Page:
Mission-style furniture grew out the turn-of-the-century Arts and Crafts movement, which like Art Nouveau was a response to industrialization. During the Victorian Era, elaborate Rococo and Neoclassical furniture was churned out by factories. Artists, designers, scholars, and other thinkers of the day began to express disdain for both the frilly, ornate aesthetic of Victorian decor, as well as the low quality of machine-made items.
The lead thinkers of the Arts and Crafts movement, such as art critic John Ruskin and designer William Morris, both from England, called for a return to high-quality, hand-made furniture, crafted by artisans. They promoted a simpler, more natural, and more functional look, with clean lines and solid, heavy frames made of wood. They believed that furniture design should lack clutter and highlight the craftsmanship of the construction and the natural beauty of the materials.
In 1900, furniture designer Gustav Stickley, publisher of the influential magazine, “The Craftsman,” popularized this movement in the United States, launching his own Mission or Craftsman-style of furniture. Said to be based on the spartan furnishings of California’s Franciscan missions, the earthy, rectilinear style was characterized by thick lines of oak, with exposed mortise-and-tenon joints and little in the way of decorative carving.
The best examples of antique Mission-style furnishings, from chairs to tables to cabinets, often feature rows of narrow wooden spindles that create eye-pleasing parallel lines. The wood is varnished but never painted, and the upholstery is always of a natural, unembellished material such as dyed leather or canvas.
The great irony of Mission-style furniture is that even though the Arts and Crafts movement supposedly rejected mechanization, Stickley would used steam-powered or electric woodworking machines to get the wood ready for his pieces, which would then be hand-finished by his artisans. Eventually, the Mission style was mass-produced just like its predecessors had been, and low-quality, slipshod items were soon found everywhere.
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Create a peaceful nook with right fabric, colorsChicago Daily Herald, October 5th
Throughout this month, Toms-Price is displaying a copy of the chair that Stickley, known from early in the 20th century for its simply styled Mission oak furniture, designed when the world's most famous Buddhist leader visited Colgate University in New...Read more
MALLETTE & ASSOCIATESMaine Antique Digest, September 16th
TERMS: Proceeds to benefit the Greenacres Foundation. All sells “as is” to the highest bidders. Two auction rings on both days. Cash or check payment w/ current government-issued photo ID. Check qualified through Equifax (1% fee). Security enforced...Read more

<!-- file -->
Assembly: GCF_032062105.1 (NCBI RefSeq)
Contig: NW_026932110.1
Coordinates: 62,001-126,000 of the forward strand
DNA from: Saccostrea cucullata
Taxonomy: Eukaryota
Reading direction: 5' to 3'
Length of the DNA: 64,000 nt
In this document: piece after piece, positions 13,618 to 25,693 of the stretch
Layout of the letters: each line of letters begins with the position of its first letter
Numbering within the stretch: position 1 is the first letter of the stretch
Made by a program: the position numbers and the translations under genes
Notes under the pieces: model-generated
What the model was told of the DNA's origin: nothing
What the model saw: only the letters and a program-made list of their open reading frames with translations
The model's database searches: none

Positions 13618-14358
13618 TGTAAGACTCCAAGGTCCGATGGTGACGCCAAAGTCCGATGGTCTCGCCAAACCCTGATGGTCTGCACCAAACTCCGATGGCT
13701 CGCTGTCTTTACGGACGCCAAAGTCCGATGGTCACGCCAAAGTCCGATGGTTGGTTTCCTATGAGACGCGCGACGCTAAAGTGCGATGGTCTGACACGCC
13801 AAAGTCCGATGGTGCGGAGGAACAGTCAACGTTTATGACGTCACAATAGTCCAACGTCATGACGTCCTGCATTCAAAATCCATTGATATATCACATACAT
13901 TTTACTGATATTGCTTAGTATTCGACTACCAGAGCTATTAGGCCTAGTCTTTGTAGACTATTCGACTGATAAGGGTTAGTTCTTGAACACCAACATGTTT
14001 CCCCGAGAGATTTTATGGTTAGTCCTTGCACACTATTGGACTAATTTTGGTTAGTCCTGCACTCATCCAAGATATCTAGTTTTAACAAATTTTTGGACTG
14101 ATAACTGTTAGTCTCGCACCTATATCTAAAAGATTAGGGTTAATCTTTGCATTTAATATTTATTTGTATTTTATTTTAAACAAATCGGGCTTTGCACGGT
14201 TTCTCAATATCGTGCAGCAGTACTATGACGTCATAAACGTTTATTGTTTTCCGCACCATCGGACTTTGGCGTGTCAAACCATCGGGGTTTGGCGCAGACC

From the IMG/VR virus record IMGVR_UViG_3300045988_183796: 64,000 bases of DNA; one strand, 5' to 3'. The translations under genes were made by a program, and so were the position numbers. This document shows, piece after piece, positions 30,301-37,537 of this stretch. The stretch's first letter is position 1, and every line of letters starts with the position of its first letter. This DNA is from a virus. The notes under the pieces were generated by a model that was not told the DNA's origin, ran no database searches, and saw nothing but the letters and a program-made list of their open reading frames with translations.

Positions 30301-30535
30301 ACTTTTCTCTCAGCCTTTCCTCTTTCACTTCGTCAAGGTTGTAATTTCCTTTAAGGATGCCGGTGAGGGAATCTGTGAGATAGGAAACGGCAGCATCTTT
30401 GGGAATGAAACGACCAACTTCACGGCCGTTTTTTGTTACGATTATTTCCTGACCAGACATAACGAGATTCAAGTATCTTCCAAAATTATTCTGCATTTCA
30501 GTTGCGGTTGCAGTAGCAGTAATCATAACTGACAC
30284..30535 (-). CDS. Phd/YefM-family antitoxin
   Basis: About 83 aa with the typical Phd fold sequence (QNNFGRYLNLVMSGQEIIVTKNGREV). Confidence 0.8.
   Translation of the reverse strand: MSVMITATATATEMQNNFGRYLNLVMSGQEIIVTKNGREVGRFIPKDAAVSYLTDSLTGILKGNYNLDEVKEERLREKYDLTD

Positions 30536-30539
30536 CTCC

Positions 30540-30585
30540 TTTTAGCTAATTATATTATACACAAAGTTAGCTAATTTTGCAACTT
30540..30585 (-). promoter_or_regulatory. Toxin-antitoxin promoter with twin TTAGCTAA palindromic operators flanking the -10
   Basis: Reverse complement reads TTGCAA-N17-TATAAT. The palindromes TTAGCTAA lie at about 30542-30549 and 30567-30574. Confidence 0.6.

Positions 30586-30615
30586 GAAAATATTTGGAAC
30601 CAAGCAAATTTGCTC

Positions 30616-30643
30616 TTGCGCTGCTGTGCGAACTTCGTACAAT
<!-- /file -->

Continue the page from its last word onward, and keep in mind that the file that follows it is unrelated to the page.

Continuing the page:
Alan Nathanson's Midtown HomeMemphis Magazine, August 4th
Founded near Syracuse, New York, in 1900, the L. & J.G. Stickley Furniture Company is very much alive and well. It was and still is famed for its mission oak designs (known also as Arts and Craft style or American Craftsman), its use of high-quality...Read more
Stickley dealers honor company's ownersFurniture Today, July 25th
“The sales of Mission oak by Stickley dealers over this time period have exceeded $1 billion and the collection must be among the best-selling and certainly longest-lasting of all high-end furniture collections in history,” Price said. In other...Read more
TOMS-PRICE HOME FURNISHINGS IS LARGEST STICKLEY DEALER IN THE ...Chicago Tribune, July 8th
Since the reissue of the historic Mission Oak and Cherry Collection in 1989, Stickley Furniture has been Toms-Price's largest vendor. Today, Stickley Furniture is likely the most popular and best selling high-end furniture brand in metropolitan Chicago...Read more
How the Internet bought me a capybaraVisalia Times-Delta, June 5th
Although it was clearly stuffed and standing motionless on a coffee table in the furniture section, we didn't move out of fear it would scurry away, maybe into a huge mouse-hole. With my son Shiloh carefully tucked away in his carrier, the three of us...Read more
Inspire briefsVisalia Times-Delta, May 29th
Apply for Make a Difference Day grants. Nonprofits are invited to apply for Make a Difference Day grants worth up to $5,000 from the Gannett Foundation by submitting a grant proposal to Mark Rudd at the Visalia Times-Delta. Make a Difference Day is a ...Read more
Retail Success Story: Toms PriceFurniture World Magazine (press release), March 17th
There, studying economics, he encountered Edwin Toms, a friend and future partner, Toms' roots a Midwestern family farm. They became room-mates. Both young men had summer jobs at a local furniture store, “Ed” as office manager and Edwin in sales...Read more